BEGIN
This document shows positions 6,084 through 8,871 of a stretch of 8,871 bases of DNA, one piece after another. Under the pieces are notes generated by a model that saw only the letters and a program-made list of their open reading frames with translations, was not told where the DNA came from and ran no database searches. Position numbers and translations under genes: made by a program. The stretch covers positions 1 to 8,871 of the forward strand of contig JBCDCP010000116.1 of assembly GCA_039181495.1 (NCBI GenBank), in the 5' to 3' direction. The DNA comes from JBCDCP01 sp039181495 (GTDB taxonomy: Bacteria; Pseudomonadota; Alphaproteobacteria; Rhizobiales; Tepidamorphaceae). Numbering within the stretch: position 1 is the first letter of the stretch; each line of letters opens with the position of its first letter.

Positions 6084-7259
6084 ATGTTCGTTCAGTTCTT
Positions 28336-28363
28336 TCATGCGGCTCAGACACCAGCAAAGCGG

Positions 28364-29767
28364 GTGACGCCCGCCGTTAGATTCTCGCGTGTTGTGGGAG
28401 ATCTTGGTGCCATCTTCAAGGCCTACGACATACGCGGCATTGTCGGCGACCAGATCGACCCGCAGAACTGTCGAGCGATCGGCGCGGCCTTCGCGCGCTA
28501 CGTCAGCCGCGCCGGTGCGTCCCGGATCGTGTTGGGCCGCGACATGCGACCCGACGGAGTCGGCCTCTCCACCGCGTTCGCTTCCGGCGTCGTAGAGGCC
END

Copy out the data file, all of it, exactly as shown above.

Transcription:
This document shows positions 6,084 through 8,871 of a stretch of 8,871 bases of DNA, one piece after another. Under the pieces are notes generated by a model that saw only the letters and a program-made list of their open reading frames with translations, was not told where the DNA came from and ran no database searches. Position numbers and translations under genes: made by a program. The stretch covers positions 1 to 8,871 of the forward strand of contig JBCDCP010000116.1 of assembly GCA_039181495.1 (NCBI GenBank), in the 5' to 3' direction. The DNA comes from JBCDCP01 sp039181495 (GTDB taxonomy: Bacteria; Pseudomonadota; Alphaproteobacteria; Rhizobiales; Tepidamorphaceae). Numbering within the stretch: position 1 is the first letter of the stretch; each line of letters opens with the position of its first letter.

Positions 6084-7259
6084 ATGTTCGTTCAGTTCTT
Positions 28336-28363
28336 TCATGCGGCTCAGACACCAGCAAAGCGG

Positions 28364-29767
28364 GTGACGCCCGCCGTTAGATTCTCGCGTGTTGTGGGAG
28401 ATCTTGGTGCCATCTTCAAGGCCTACGACATACGCGGCATTGTCGGCGACCAGATCGACCCGCAGAACTGTCGAGCGATCGGCGCGGCCTTCGCGCGCTA
28501 CGTCAGCCGCGCCGGTGCGTCCCGGATCGTGTTGGGCCGCGACATGCGACCCGACGGAGTCGGCCTCTCCACCGCGTTCGCTTCCGGCGTCGTAGAGGCC